When making long-term plans for your organization’s IT strategy, the elements that make up your voice system should be carefully considered. This article explores the question: Should you retain your existing PBX or replace it with a software-based solution?

Author: Adam Jacobs

Publication date: July 2010

Product version: Office Communications Server 2007 R2

When you consider the components in an enterprise IT strategy, the voice elements should not be thought of as insignificant. The question of retaining your existing PBX or replacing it with a software-based solution such as Microsoft Office Communications Server is important and one that needs to be carefully factored into your long-term IT strategy.

Chances are many of you have already invested thousands of your local currency in telephony equipment, and simply abandoning your current configuration is not going to be an option. At the core of this investment often lies PBX. As an information technology strategist, one of your key decisions could be whether to take the traditional vendor route. In this case, a physical PBX (“hard” solution), or take the plunge into a software-based (“soft”) solution. For the minority who has made the move to unified communications (UC), you may have chosen to replace your PBX with a voice gateway. As a result, your switch to soft telephony is for the most part complete. That said, for those who have not yet made this switch, it is a decision that should not be taken lightly. There are several factors you need to consider, such as the following:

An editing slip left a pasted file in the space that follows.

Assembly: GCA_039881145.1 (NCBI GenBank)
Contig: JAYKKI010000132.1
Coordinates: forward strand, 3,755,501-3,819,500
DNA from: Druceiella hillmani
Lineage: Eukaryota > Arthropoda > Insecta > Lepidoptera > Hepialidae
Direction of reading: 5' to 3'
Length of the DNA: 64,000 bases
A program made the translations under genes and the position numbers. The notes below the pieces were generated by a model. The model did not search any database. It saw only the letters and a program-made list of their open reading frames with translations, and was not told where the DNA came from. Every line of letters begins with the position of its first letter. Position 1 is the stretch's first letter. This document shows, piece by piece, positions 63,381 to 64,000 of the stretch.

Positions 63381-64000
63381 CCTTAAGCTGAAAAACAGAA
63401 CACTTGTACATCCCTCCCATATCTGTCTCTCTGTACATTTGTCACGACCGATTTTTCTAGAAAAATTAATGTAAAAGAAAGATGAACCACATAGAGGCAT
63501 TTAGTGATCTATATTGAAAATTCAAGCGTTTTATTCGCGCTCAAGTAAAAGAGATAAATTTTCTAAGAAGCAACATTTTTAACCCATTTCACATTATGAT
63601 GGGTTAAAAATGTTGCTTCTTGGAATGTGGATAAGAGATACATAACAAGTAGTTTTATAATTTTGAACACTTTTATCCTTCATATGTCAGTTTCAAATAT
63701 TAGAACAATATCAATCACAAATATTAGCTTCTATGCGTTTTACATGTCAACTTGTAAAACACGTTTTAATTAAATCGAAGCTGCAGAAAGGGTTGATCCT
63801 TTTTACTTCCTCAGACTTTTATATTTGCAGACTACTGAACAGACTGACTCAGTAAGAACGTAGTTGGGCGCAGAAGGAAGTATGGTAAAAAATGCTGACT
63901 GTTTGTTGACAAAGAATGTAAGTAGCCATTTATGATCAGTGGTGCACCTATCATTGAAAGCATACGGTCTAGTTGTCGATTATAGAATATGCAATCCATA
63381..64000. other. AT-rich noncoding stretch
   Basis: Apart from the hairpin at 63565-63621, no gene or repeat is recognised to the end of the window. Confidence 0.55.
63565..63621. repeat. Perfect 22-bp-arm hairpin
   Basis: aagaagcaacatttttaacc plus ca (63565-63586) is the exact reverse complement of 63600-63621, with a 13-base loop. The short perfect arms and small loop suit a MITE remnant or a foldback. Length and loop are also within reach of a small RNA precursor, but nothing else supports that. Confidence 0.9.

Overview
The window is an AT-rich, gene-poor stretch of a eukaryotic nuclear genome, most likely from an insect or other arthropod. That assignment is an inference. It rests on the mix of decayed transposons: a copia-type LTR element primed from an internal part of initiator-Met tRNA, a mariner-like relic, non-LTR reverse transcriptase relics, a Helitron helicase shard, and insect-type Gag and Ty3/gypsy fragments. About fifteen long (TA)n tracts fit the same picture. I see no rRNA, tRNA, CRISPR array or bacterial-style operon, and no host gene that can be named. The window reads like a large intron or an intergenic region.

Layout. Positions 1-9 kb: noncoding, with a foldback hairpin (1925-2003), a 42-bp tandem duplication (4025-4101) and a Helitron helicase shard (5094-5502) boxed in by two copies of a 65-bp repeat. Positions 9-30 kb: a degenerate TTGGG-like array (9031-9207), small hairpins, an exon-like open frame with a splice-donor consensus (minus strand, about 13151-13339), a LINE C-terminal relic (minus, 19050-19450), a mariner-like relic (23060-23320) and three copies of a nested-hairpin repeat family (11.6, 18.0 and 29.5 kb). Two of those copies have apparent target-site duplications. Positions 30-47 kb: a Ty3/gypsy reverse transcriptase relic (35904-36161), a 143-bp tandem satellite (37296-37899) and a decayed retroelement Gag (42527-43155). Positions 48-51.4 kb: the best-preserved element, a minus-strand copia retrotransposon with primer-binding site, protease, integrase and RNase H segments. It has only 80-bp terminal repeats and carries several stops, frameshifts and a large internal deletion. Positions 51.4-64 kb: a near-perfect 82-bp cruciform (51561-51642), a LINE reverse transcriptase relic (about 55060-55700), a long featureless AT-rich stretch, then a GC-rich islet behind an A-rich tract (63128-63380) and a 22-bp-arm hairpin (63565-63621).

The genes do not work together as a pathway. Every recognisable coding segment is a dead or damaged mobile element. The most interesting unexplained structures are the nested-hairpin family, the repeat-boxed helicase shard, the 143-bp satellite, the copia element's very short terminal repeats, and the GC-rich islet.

• A five-year cost comparison of hard versus soft solutions
  • Whether a software alternative should be considered if you choose to replace your PBX
  • Whether to move away from traditional vendors and consider Communications Server on the basis that UC is about the user experience and tighter desktop integration
  • How to address subsequent gaps in telephony expertise within your organization

Imagine the following scenario: You have a site that is in development that requires a resilient, on-premise voice solution for 300 users. You have already adopted several Microsoft solutions, which is common in today’s enterprise. You go to submit your proposals and, in line with your business, you construct a five-year total cost model that looks similar to Table 1 and Table 2.

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